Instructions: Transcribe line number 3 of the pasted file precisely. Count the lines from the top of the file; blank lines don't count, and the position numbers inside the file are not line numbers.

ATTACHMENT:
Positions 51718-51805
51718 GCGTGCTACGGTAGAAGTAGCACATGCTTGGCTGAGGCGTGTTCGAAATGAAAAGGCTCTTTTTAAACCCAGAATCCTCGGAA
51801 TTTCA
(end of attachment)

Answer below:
51801 TTTCA